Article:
Access to methadone and buprenorphine treatment may be easier and incentive to continue treatment could start at home, using telehealth, according to HHS.
Building on 2 years of broad drug overdose prevention strategies the Department of Health and Human Services (HHS) has announced details of changes to decades-old federal rules that will simplify and expand access to substance use disorder treatment, according to an announcement from the Substance Abuse and Mental Health Services Administration (SAMHSA).1
The final rule, issued by HHS, “comprehensively” updates regulations that govern Opioid Treatment Programs (OTP) in part by making permanent flexibilities introduced during the COVID-19 pandemic. Key among them is expansion of eligibility for individuals being treated for opioid use disorder (OUD) to receive methadone doses they can administer at home. Research has shown that the “take-home” option improves adherence to treatment and reduces the likelihood of returning to illicit opioid use, according to SAMHSA.1
"At HHS, we believe there should be no wrong door for people who are seeking support and care to manage their behavioral health challenges, including when it comes to getting treatment for substance use disorder. The easier we make it for people to access the treatments they need, the more lives we can save," said HHS Deputy Secretary Andrea Palm in the press release.1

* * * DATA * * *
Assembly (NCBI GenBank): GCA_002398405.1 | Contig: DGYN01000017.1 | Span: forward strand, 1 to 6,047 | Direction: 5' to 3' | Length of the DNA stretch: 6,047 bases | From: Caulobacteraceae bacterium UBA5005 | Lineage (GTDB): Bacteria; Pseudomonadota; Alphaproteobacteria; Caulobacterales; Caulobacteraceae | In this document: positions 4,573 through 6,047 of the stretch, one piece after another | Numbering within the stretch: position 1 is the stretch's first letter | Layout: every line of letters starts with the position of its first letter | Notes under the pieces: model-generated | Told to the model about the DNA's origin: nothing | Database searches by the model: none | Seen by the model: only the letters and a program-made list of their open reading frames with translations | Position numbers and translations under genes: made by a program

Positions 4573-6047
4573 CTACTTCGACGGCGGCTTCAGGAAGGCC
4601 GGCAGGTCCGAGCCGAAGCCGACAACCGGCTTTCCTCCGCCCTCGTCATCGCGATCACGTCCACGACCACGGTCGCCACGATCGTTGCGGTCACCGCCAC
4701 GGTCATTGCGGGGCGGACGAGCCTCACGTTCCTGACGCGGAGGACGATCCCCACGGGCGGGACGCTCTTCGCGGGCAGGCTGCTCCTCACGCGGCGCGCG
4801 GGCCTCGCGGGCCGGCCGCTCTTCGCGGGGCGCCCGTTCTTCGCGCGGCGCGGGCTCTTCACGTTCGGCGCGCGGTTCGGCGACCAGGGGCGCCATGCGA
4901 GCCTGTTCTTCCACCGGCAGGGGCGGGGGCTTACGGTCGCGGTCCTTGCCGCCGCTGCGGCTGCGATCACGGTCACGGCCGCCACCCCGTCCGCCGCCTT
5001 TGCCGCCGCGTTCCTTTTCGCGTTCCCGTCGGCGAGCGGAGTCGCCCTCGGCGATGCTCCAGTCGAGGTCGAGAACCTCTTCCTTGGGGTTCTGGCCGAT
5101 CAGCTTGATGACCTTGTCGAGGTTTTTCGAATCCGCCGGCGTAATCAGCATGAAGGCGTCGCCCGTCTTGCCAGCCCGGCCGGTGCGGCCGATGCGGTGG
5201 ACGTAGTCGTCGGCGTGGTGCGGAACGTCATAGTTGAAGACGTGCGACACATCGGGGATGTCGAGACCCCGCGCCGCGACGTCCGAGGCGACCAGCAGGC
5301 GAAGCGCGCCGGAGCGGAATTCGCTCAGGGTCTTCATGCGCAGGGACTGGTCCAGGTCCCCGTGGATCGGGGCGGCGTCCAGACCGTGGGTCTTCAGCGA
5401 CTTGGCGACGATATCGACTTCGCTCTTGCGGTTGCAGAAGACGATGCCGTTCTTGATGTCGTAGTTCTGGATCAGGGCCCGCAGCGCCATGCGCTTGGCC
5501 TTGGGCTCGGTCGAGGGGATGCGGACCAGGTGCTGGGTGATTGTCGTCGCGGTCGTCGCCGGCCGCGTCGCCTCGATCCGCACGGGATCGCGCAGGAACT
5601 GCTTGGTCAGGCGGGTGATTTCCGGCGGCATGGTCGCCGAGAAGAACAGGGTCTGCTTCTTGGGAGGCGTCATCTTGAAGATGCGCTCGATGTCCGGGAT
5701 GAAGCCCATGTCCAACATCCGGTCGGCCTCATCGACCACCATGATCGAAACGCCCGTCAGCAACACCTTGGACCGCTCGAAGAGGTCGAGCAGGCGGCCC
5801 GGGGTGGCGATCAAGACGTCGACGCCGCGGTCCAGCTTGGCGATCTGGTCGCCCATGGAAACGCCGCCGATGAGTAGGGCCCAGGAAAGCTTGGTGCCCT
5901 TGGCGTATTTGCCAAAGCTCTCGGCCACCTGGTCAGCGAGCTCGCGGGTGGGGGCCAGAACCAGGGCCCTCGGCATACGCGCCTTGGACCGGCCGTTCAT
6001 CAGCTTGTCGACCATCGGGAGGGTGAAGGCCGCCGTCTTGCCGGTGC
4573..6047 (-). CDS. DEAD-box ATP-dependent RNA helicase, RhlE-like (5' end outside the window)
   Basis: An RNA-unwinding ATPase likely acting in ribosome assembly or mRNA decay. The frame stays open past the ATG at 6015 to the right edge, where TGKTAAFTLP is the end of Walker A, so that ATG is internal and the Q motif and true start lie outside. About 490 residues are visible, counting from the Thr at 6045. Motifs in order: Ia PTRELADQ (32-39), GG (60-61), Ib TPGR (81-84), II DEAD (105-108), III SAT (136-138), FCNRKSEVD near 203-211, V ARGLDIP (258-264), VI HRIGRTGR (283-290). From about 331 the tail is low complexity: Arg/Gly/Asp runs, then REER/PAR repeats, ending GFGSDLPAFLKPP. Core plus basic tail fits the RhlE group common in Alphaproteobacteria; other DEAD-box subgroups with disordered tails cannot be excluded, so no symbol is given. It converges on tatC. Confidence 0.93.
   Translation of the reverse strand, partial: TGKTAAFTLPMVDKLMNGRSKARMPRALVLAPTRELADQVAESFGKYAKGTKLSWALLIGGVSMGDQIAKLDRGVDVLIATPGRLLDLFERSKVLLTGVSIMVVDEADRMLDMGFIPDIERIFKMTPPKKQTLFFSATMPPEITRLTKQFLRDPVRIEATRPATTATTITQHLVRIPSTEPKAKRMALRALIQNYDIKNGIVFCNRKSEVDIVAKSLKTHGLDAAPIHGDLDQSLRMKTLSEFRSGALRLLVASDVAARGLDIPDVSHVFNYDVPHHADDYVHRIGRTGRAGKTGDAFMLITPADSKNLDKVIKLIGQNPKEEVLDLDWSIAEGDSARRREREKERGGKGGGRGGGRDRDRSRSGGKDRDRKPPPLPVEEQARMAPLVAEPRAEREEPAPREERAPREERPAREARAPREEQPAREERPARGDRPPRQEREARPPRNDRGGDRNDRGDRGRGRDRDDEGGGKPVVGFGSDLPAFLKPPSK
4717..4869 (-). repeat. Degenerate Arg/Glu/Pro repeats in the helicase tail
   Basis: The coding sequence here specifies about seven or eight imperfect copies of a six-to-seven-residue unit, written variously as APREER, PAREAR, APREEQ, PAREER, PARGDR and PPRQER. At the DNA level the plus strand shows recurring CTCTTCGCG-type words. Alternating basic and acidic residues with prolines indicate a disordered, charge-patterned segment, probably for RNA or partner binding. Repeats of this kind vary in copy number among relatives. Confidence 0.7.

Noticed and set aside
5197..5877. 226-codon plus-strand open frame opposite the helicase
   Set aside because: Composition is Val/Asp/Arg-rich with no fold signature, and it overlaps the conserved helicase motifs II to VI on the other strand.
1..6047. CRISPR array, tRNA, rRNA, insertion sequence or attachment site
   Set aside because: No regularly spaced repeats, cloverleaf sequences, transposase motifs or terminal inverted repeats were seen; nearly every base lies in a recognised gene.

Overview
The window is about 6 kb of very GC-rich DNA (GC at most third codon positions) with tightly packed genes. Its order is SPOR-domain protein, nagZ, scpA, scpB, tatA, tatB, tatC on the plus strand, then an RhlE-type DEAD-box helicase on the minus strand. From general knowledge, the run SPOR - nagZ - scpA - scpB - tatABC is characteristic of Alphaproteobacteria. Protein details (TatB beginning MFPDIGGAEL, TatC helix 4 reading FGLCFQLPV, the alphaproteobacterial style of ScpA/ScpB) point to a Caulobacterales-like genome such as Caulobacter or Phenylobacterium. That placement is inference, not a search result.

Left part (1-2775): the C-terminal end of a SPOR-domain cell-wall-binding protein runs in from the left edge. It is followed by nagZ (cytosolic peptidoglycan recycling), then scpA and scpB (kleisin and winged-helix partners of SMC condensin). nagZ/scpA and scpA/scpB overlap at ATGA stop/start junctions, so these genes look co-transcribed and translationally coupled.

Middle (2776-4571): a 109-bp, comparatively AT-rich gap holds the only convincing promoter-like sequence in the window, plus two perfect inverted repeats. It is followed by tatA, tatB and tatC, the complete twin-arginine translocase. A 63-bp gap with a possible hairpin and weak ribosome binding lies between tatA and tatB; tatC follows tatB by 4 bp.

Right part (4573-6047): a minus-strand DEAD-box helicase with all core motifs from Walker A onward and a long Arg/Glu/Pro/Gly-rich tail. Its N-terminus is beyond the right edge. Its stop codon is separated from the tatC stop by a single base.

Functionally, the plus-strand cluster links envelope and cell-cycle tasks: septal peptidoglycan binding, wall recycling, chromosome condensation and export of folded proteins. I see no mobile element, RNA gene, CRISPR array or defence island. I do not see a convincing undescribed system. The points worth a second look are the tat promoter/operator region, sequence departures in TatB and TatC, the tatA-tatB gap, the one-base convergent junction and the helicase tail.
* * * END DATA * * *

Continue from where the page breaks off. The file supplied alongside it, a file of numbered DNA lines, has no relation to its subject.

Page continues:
Additional provisions in the final rule include:
"While this rule change will help anyone needing treatment, it will be particularly impactful for those in rural areas or with low income for whom reliable transportation can be a challenge, if not impossible," Miriam E Delphin-Rittmon, PhD, the HHS assistant secretary for mental health and substance use, who leads SAMHSA, said in the press release. “In short, this update will help those most in need.”1
The Biden-Harris administration also announced that certain grants can now be used to purchase xylazine test strips, another method that could help prevent overdose deaths. Xylazine is a veterinary tranquilizer and not approved for use in humans, according to the press statement. It is believed to be involved in a growing number of opioid deaths through adulteration of the illicit fentanyl supply.1 A test strip inserted into a personal sample of drug supply will detect the presence of dangerous tranquilizer.2 The HHS released a specific plan to address fentanyl-laced xylazine in July 2023.1
Another element in the HHS overdose prevention strategy announced last week is an updated version of SAMHSA’s "Overdose Prevention and Response Toolkit,” which is meant to augment training on overdose prevention and reversal. The toolkit provides instruction on the role of opioid overdose reversal medications, and how to respond to an overdose.
“HHS is focused on the full range of solutions needed to address substance use. We will continue to use every lever available to tackle this and save lives. That includes a focus on prevention, as well as expanding treatment and engagement with those struggling with substance use disorder,” HHS Secretary Xavier Becerra said in the SAMHSA statement. “The Biden-Harris Administration will not rest until we have beaten the overdose epidemic.”